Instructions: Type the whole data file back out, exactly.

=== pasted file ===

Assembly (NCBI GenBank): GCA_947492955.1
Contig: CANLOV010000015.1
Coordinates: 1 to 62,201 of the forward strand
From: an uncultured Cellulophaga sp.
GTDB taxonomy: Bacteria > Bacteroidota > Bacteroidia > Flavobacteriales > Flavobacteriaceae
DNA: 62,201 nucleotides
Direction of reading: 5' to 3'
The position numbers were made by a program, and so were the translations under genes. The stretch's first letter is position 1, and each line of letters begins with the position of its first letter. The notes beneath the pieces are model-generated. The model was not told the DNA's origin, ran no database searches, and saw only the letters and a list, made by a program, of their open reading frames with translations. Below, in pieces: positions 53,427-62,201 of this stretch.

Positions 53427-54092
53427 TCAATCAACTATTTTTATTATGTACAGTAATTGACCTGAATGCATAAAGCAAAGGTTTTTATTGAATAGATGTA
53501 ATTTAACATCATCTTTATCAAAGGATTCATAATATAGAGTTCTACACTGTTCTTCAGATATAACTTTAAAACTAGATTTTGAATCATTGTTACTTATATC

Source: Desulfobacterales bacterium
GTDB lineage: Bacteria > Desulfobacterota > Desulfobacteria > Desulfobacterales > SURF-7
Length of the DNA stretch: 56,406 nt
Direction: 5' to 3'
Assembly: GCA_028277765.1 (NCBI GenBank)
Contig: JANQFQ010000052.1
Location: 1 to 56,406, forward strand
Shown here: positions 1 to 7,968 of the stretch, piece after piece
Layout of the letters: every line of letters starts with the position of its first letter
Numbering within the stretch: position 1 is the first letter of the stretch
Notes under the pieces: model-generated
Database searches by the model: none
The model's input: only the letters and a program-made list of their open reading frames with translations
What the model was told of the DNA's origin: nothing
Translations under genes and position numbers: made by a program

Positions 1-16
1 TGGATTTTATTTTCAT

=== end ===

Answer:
Assembly (NCBI GenBank): GCA_947492955.1
Contig: CANLOV010000015.1
Coordinates: 1 to 62,201 of the forward strand
From: an uncultured Cellulophaga sp.
GTDB taxonomy: Bacteria > Bacteroidota > Bacteroidia > Flavobacteriales > Flavobacteriaceae
DNA: 62,201 nucleotides
Direction of reading: 5' to 3'
The position numbers were made by a program, and so were the translations under genes. The stretch's first letter is position 1, and each line of letters begins with the position of its first letter. The notes beneath the pieces are model-generated. The model was not told the DNA's origin, ran no database searches, and saw only the letters and a list, made by a program, of their open reading frames with translations. Below, in pieces: positions 53,427-62,201 of this stretch.

Positions 53427-54092
53427 TCAATCAACTATTTTTATTATGTACAGTAATTGACCTGAATGCATAAAGCAAAGGTTTTTATTGAATAGATGTA
53501 ATTTAACATCATCTTTATCAAAGGATTCATAATATAGAGTTCTACACTGTTCTTCAGATATAACTTTAAAACTAGATTTTGAATCATTGTTACTTATATC

Source: Desulfobacterales bacterium
GTDB lineage: Bacteria > Desulfobacterota > Desulfobacteria > Desulfobacterales > SURF-7
Length of the DNA stretch: 56,406 nt
Direction: 5' to 3'
Assembly: GCA_028277765.1 (NCBI GenBank)
Contig: JANQFQ010000052.1
Location: 1 to 56,406, forward strand
Shown here: positions 1 to 7,968 of the stretch, piece after piece
Layout of the letters: every line of letters starts with the position of its first letter
Numbering within the stretch: position 1 is the first letter of the stretch
Notes under the pieces: model-generated
Database searches by the model: none
The model's input: only the letters and a program-made list of their open reading frames with translations
What the model was told of the DNA's origin: nothing
Translations under genes and position numbers: made by a program

Positions 1-16
1 TGGATTTTATTTTCAT